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Fracking a Flock of Pandoras

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Pan contemplates Pandora's box
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Pan contemplates Pandora's box by by j dial

As we've all heard, hydraulic fracturing releases natural gas contained in deeply buried shale formations.  I wondered about the association between shale and natural gas.  In researching that connection, I came across something unexpected.  This section describes the shale-gas connection and the next reveals its largely understated threat. Finally I describe oversight.  

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                                   Hiding in Plain Shale ...  

We learn in grammar school that rock falls into three basic categories--igneous, metamorphic, and sedimentary.  When you think about it, distinctions we make among rocks composed of mingled elements must be subjective, for the crust cooled from elements well shaken and stirred.  Nevertheless, after those cooling periods (and there have been several) things happened, and on those events we base our distinctions.  Igneous cool out of magma, forming crystals, and include basalt, granite, obsidian, quartz, and rhyolite; metamorphic have changed, in effect being born again by temperature and pressure, and include schist, slate [1], and marble; and sedimentary are crushed beneath the bulk of land or sea, and include chalk, coal, flint, and sandstone.  Sedimentary rocks can be 'organic'--not because they're free of contagion, but rather because they contain debris from organic processes.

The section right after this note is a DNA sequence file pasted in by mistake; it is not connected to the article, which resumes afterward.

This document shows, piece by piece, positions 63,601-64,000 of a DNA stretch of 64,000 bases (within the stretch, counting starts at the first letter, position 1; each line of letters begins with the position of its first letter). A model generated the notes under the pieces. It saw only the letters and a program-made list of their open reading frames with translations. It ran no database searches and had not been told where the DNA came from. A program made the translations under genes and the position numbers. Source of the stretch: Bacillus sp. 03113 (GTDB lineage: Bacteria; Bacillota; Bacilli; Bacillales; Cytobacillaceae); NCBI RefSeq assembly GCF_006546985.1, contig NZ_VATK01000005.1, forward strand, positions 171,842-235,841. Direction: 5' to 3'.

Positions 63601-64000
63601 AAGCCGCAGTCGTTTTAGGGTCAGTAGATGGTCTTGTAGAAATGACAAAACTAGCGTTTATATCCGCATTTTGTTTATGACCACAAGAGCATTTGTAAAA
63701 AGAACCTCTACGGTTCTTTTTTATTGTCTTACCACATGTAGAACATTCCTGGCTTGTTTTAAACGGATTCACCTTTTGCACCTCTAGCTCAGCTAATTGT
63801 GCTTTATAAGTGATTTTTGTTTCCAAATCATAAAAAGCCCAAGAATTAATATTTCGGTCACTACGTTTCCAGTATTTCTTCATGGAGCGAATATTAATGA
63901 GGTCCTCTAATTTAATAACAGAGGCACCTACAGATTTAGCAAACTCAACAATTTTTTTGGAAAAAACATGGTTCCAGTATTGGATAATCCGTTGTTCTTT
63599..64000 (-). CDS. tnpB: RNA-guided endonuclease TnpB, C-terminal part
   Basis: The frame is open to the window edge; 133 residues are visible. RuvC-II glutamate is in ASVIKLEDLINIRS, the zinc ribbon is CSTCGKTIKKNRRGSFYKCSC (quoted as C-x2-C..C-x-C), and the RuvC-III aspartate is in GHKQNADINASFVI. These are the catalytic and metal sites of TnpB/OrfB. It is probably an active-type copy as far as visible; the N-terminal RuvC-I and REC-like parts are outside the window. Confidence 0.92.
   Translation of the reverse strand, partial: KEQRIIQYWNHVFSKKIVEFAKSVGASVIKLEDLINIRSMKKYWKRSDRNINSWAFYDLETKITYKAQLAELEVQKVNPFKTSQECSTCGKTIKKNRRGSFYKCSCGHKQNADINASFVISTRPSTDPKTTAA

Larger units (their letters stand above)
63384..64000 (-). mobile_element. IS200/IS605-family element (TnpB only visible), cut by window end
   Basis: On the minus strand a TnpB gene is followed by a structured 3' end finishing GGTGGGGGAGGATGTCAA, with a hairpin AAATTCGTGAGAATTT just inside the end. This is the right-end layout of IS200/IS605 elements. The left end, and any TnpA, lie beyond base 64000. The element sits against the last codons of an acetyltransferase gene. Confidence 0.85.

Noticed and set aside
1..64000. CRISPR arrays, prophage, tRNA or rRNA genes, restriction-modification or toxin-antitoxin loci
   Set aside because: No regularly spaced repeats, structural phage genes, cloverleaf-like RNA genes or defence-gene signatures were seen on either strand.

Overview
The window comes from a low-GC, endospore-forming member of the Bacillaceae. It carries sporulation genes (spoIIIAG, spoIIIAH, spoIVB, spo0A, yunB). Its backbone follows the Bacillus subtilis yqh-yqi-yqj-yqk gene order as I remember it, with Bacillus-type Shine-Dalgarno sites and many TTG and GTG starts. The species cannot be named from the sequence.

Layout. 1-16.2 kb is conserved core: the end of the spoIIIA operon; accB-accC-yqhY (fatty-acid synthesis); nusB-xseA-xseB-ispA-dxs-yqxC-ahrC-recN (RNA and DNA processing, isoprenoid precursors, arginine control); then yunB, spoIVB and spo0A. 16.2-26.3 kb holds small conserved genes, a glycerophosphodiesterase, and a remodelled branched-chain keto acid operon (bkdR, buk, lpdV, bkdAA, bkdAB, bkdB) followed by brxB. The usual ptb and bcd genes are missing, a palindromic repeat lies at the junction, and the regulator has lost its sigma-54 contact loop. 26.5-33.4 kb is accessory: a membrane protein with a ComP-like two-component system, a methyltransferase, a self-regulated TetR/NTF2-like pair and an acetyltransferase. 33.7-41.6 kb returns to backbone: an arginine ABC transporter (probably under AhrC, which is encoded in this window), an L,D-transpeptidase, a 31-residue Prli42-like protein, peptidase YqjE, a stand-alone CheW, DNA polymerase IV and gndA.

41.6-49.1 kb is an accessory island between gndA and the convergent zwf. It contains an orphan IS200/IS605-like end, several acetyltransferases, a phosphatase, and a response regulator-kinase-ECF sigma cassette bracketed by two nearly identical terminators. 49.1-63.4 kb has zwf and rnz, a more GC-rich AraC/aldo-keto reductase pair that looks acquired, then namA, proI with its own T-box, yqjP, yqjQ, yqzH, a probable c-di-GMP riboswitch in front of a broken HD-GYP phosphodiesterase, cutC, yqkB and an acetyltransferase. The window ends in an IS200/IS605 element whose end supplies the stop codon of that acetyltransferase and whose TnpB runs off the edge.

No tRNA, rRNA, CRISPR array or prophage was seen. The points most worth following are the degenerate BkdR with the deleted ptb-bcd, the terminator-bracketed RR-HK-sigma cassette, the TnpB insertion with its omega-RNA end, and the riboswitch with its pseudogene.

Shale is a sedimentary rock, formed by clay-sized minerals that blanketed the bottoms of ancient seas.  Although gravel, sand, silt, or clay can make sedimentary rock, only clay makes shale.  A claystone must have at least twice as much clay as silt and no more than ten percent sand. [2]  Even with all that, however, a claystone may still not make the shale grade.  What makes a claystone into shale is its fissility--its tendency to split into layers.  Shale is usually soft and, with exposure, easily returns to clay.  It can be seen along roadcuts resembling drunken parallels of flagstone (which is also sedimentary). 

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Geologically the Devonian period, about 400 million years ago, has been called the "age of fishes" because fish proliferated in that time of warmth and widespread seas.  Fish did so well, in fact, that some grew legs and found novel new uses for them.  It was during this time that many of the small, plankton-like lifeforms, far down the food chain that populated those seas, when that avoided being eaten, eventually died of other causes.  Their little bodies fell through warm and sunlit waters into colder and oxygen-low waters far below, where, relatively free from decomposition, the bodies piled up like product of a busy serial killer.  The end of that period, about 345 million years ago, was marked by a mass extinction, probably caused by glaciation or a meteor impact.  In that extinction about 30 percent of all animals including fish perished, adding greatly to the bodily debris in the depths. 

Over time and under bodies, pressure and heat began to build and the sediments compressed.  Throughout the years layers coalesce; conditions change, adding layers of different composition that compress and heat these components into sedimentary rock.   At times tectonic movements forced great plates of sediment over or under other plates.  Eventually, what was once organic matter mixed with clay baked into hydrocarbons mixed with shale.